Centre community comes together for fifth annual Building Bridges and Community Day
Centre College had a record number of participants in its fifth annual Building Bridges and Community Day, hosted by the Office of Diversity and Inclusion.
The fifth annual Building Bridges and Community Day at Centre College welcomed a record number of students, faculty and staff across more than three dozen event offerings, with 934 members of the Centre community participating.
Since its inception, Building Bridges and Community Day has helped foster inclusion and a sense of belonging across campus. Classes were offered on a truncated schedule and campus offices closed early for the daylong event, which was hosted by Centre’s Office of Diversity and Inclusion. The offerings featured inclusivity training, sharing forums and discussions about differences in perspective, as well as “bridges,” events or space where people are invited to engage while learning a skill or practice ranging from field hockey to yoga.
“I love Building Bridges and Community Day, because there is so much to learn from the richness of diverse experiences, cultures, identities, talents and skills on our campus,” said Andrea Abrams, vice president for diversity, equity and inclusion. “It is especially wonderful how many students are invested in cultivating belonging and equity through the sessions they organize.”
This year, ODI promoted four signature events: The Harlan Renaissance: Stories of Black Life in Appalachian Coal Towns (with Dr. William Turner, Appalachian academic, author and consultant); Entrepreneurship in Appalachia: Stories of Success (a panel of business owners, led by Nellie Ellis ‘23 and CentreWorks Executive Director Andrea Margida); The Impact of History Writing: Becoming Aware of My Biases (led by President Milton Moreland); and a discussion with best-selling author Ijeoma Oluo.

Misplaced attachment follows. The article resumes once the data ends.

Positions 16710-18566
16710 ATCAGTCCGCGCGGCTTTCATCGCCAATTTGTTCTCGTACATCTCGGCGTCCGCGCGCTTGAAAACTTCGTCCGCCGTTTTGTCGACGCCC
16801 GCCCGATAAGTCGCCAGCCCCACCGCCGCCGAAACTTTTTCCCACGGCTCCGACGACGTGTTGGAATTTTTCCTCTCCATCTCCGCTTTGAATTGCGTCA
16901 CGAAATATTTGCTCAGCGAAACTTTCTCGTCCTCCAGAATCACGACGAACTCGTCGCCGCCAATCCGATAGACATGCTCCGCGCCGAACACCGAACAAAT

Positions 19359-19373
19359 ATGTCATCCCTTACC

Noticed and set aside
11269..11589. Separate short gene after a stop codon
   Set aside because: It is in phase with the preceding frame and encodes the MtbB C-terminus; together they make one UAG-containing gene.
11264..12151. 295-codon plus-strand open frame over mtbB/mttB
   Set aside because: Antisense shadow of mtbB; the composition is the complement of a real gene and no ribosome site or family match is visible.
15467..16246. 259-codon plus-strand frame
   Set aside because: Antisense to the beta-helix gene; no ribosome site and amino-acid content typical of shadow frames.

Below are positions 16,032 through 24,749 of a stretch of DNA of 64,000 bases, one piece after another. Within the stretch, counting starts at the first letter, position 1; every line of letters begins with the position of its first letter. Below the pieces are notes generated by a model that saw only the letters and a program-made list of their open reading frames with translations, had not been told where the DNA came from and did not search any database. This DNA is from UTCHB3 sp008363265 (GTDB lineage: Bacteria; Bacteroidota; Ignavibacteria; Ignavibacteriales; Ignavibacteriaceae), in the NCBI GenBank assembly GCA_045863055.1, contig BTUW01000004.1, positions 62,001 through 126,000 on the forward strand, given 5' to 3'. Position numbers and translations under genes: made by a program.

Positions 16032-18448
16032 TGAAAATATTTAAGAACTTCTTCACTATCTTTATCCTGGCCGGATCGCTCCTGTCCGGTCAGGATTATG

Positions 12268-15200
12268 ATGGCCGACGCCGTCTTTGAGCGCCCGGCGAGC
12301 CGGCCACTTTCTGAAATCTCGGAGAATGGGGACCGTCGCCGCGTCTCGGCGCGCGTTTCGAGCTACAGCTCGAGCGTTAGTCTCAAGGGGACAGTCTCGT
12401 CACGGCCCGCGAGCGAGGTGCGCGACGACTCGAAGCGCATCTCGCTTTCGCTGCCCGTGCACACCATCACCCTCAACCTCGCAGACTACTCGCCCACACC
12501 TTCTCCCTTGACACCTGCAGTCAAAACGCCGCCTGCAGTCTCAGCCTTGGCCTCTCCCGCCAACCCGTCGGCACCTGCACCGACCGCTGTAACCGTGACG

Oluo is the author of “So You Want to Talk About Race” and is the Humana Visiting Scholar Library Lecturer, funded through a gift from The Humana Foundation.
Students played an important contributing role in the campus-wide initiative, with several leading or helping to sponsor workshops throughout the day.
Brandon Clay ’23 led a discussion on the world of queer cinema and said Building Bridges and Community Day has proven to be a source of support in his time at Centre.
“I cherish the opportunities Centre has provided to share a part of my identity with my community and to feel their support,” Clay said. “Building Bridges and Community Day continues to bring students together in the quest for empathy and building a community that cares for one another.”
First year Soleila Elliott Gonzalez was one of six Spanish 230 students who led a discussion titled “Bad Bunny: Breaking Down Language and Stereotypes.”
“It was really meaningful to me to have the opportunity to not only listen and learn from the stories of my peers and Centre faculty but to also have the chance to present as a first-year student,” she said. “From what I experienced, I realized that Building Bridges and Community Day was created to offer a space for people to collaborate and truly listen about one another.”